From fussing incessantly over what to wear to work in the morning to turning the lights down when having sex with your partner, low body confidence can affect us from morning to night.
But, according to a recent study, the consequences of such poor self-esteem cuts far deeper than the superficial. In fact, feeling conscious about our bodies risks damaging health, work prospects and relationships.
The findings mark the start of Body Confidence Week and the launch of Be Real: Body Confidence for Everyone, a new campaign to change attitudes to body image and help people put health above appearance.
Figures show that sixteen million people currently feel "depressed" due to how they look, 1.6 million live with an eating disorder and 18 million do not exercise because of body anxiety.
Be Real’s research suggests the way people feel they look is having a detrimental impact on their personal relationships and achievements.
One quarter say their body image has held them back from having a fulfilling relationship, one in four say they have avoided speaking out at school or in a meeting due to body issues and one fifth say body anxiety has stopped them applying for the job they wanted.
Caroline Nokes MP, chair of the All Party Parliamentary Group for Body Image, says the situation is "critical".
“Low body confidence is a critical public health issue that we cannot ignore," she said in a statement. "It affects everyone – all ages, both sexes – and starts as young as five years old."
And it's not just a girls and women who are affected, as Denise Hatton, Chief Executive of youth charity YMCA England, tells HuffPost UK Lifestyle.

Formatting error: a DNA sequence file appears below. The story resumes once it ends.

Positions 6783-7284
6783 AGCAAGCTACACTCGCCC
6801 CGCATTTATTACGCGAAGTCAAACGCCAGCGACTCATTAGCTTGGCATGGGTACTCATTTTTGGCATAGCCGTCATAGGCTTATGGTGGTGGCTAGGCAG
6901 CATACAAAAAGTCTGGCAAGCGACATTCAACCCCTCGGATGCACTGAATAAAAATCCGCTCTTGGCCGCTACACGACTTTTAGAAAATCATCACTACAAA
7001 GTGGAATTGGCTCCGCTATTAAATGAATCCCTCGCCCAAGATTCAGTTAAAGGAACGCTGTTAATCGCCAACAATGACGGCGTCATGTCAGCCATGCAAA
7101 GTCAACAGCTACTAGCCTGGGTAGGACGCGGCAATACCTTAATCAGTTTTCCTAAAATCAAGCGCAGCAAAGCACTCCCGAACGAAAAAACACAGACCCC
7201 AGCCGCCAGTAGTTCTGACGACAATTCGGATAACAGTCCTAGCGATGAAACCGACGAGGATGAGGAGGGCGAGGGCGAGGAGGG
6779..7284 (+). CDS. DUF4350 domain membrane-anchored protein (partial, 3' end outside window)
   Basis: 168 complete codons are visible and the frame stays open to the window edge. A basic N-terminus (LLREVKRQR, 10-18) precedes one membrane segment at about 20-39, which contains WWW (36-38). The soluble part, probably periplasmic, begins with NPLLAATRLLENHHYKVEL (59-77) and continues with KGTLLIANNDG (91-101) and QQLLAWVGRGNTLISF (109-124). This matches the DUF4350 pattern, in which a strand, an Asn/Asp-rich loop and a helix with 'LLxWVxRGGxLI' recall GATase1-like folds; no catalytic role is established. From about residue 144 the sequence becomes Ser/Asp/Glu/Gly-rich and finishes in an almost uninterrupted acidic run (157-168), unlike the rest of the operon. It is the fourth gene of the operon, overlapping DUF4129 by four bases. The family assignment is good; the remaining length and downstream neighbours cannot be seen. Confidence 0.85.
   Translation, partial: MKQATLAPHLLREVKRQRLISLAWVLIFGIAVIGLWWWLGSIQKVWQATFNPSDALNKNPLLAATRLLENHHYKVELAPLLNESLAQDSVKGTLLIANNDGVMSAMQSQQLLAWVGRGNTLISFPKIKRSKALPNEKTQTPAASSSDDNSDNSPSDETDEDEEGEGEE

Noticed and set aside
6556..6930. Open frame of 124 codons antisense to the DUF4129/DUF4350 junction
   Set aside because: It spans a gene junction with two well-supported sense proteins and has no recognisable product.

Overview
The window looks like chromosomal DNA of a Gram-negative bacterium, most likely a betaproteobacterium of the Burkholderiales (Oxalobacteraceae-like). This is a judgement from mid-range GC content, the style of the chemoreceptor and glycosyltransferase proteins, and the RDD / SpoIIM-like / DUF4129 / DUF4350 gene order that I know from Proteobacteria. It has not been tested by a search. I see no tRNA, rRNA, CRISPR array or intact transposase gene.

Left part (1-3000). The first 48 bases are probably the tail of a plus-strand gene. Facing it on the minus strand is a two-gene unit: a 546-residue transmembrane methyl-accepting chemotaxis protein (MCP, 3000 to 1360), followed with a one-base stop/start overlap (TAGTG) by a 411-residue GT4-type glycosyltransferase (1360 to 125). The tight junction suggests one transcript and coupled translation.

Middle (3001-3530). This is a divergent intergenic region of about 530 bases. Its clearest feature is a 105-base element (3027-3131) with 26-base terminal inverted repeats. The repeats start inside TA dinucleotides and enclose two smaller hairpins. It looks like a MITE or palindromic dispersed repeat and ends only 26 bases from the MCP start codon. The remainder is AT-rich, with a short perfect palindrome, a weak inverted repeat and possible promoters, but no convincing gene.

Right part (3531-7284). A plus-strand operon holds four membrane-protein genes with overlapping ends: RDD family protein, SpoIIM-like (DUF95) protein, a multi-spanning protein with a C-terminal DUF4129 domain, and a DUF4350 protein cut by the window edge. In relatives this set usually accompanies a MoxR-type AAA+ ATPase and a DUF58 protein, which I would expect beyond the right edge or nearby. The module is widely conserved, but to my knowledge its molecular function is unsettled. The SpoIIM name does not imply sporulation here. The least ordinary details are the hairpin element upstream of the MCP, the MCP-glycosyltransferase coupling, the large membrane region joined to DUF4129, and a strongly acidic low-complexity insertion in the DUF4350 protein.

"Both sexes find themselves influenced by media and advertising, with young girls striving to diet to obtain the ‘model look’ which they see on their screens or online, while equally young men can feel the pressure to restrict their eating, over-exercise or even resort to muscle building supplements and steroids to bulk up," she says.
"Sadly, the problem is often seen as a ‘female’ issue, so the problems faced by young men can easily be overlooked and many are too embarrassed or ashamed to seek help or support."
Writing for HuffPost UK, Sam Thomas, founder of Men Get Eating Disorders Too, echoed this sentiment: "Eating disorders are still largely assumed to be a female concern. Services available, whether statutory or charitable, are largely geared to women only.
"We need to accept that eating disorders indiscriminate irrespective of gender, age, religion, ethnicity or sexual orientation or social background. After-all, anyone can be affected and theirs no particular demographic for those who fall to the prey of eating disorders."
The Be Real campaign hopes to change attitudes towards body image, by tackling these issues head on and including everyone - regardless of age, gender or ethnicity - in the conversation.
Outlining the strategy for the Be Real Campaign Caroline said: "We’re driving change through three priority areas. We want to ensure children and young people are educated about body confidence from an early age, to promote healthy living and wellbeing over weight loss and appearance, and to encourage the media, business and advertisers to recognise diversity and positively reflect what we really look like.”
Be Real has been founded in partnership with Dove and is coordinated by YMCA. It is sponsored by Bare Minerals, Debenhams, Facebook, Forster Communications, Government Equalities Office, N Brown, New Look, Superdrug and YMCA, with All Walks Beyond the Catwalk as a lead ambassador. It was formed in response to the 2012 Reflections on Body Image report from the All Party Parliamentary Group for Body Image and responds to the growing urgency for change.Suggest a correction